I may not ever be able to get it, or afford to get it again unless I make the stuff. Which I could.

But that's another year.

Thursday, November 6, 2014

Coping with more and more Christmas hucksterism

Last Saturday, Nov. 1, an area car dealership advertised an Event with refeshments, fun, fun, fun, and a visit from Santa.

Even the kids I know were surprised.

The Christmas trees have been in the stores, all decorated, since September.

But even before the last polling place closed on Nov. 4, the Christmas ads were starting. I wish I didn't let this continuous annoyance depress me, but it kinda does.

Poor Thanksgiving. Only in the grocery stores is it even mentioned, and I LIKE Thanksgiving. Good food with people I like. Good talk and laughter. Then everyone goes home and you can take a nap. Or (shudder) go shopping. It is such a freedom holiday, overall. Well, for me, anyway.

And I think the stretching of the season all started with artificial Christmas trees. Flameproof, fairly realistic, artificial Christmas trees with cooler, perpetual little lights all over them. Not one string, or two, or even three. Little lights ALL over, jostling the ornaments for a place on the branches.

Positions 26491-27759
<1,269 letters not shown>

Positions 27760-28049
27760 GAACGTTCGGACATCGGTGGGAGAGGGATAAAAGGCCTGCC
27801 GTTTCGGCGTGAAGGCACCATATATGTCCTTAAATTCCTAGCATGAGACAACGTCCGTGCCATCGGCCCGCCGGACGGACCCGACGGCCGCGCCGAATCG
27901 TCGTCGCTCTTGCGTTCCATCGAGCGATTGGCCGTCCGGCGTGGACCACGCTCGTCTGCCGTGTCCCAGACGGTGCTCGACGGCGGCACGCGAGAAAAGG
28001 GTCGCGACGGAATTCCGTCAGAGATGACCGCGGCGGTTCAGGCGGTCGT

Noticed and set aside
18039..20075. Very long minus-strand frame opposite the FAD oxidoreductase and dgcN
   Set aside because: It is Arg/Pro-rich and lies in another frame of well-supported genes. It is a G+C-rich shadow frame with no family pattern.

The trees had to be invented and brought into the marketplace. No way could every home have a fresh Christmas tree, although a fair number still do. And the prices are, well, pricy. They may have been cut a month before, and the shelf-life expires with a tinkling of browning needles on the floor. But they smell so good. AND a formerly live tree won't make it to Christmas Day if you put it up too early.

The Christmases of my childhood sported freshcut trees from the nearby mountains. Our tree went up Dec. 15 or later, and the shopping didn't start much before then. No television either, grasshopper. (That always convinces children I am really, really old.) How naïve we were, not to market the holiday for all it is worth but instead, take leisure time during the holidays for those remembered cookies, candies, and even grandma's fruit cake. Funny about that. Hear tell times were more prosperous then, and college graduates could always find a job. Better than dreaming of sugar plums. (I don't think I have ever seen one, much less tasted it.)